Designed to Fail: Effects of the Default Option and Information Complexity on Student Loan Repayment

45 Pages Posted: 19 Nov 2018

See all articles by James C. Cox

James C. Cox

Georgia State University

Daniel Kreisman

Georgia State University

Susan M. Dynarski

National Bureau of Economic Research (NBER); University of Michigan at Ann Arbor - Gerald R. Ford School of Public Policy; University of Michigan at Ann Arbor - School of Education

Date Written: November 2018

Abstract

We ask why so few student loan borrowers enroll in Income Driven Repayment when the majority would benefit from doing so. To do so we run an incentivized laboratory experiment using a facsimile of the government’s Student Loan Exit Counseling website. We test the role information complexity, uncertainty about earnings, and the default option play. We show that despite an ex ante optimal choice, the majority choose, or are defaulted into, a plan that offers no protection against default. We find the default option is a driver of this phenomenon, suggesting the government has an easy policy lever to lower default rates – change the default plan.

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Suggested Citation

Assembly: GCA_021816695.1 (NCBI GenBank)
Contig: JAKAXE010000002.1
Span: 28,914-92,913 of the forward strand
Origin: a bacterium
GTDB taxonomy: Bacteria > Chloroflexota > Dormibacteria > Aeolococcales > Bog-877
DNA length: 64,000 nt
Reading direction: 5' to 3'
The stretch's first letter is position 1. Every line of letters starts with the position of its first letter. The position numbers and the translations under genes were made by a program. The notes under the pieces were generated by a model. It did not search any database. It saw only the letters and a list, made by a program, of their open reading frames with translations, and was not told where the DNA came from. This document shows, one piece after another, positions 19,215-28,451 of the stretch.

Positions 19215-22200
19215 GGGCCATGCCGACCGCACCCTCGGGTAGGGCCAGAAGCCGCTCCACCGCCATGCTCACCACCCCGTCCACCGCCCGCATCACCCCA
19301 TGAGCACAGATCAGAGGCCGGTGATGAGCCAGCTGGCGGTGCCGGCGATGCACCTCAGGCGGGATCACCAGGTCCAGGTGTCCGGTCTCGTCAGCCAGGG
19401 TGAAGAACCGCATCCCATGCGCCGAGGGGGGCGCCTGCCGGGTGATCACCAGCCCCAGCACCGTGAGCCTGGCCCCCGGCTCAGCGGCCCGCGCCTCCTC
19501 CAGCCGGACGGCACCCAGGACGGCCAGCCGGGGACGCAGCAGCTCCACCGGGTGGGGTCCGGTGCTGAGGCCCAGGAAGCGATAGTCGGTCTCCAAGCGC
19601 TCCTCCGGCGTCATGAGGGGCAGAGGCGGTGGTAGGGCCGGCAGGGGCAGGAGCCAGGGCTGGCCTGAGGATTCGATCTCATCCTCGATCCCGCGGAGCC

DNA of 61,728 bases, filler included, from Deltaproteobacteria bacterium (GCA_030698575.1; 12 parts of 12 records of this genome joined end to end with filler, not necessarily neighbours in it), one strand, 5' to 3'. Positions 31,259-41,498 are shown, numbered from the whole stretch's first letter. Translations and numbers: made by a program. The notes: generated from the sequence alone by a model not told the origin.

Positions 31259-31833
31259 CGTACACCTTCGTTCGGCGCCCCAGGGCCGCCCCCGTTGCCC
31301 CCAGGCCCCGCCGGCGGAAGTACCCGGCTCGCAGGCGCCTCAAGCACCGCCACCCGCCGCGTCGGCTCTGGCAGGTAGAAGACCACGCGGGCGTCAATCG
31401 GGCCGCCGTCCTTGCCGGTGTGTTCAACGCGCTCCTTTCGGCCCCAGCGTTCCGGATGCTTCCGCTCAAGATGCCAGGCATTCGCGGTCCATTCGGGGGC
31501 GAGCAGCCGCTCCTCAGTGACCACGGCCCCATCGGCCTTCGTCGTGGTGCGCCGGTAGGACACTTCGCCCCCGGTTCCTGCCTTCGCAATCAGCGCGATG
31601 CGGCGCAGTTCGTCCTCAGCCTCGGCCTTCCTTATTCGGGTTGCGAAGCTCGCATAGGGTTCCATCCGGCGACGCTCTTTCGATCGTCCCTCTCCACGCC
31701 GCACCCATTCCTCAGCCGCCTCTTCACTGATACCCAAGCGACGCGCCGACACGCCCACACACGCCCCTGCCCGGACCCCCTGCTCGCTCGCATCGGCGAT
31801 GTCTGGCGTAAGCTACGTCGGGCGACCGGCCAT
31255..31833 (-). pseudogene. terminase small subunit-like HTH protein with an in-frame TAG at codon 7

Cox, James C. and Kreisman, Daniel and Dynarski, Susan M., Designed to Fail: Effects of the Default Option and Information Complexity on Student Loan Repayment (November 2018). NBER Working Paper No. w25258. Available at SSRN: https://ssrn.com/abstract=3286878

James C. Cox (Contact Author)

Georgia State University

Daniel Kreisman

Georgia State University ( email )

Susan M. Dynarski

National Bureau of Economic Research (NBER) ( email )

1050 Massachusetts Avenue
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University of Michigan at Ann Arbor - Gerald R. Ford School of Public Policy ( email )

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University of Michigan at Ann Arbor - School of Education ( email )

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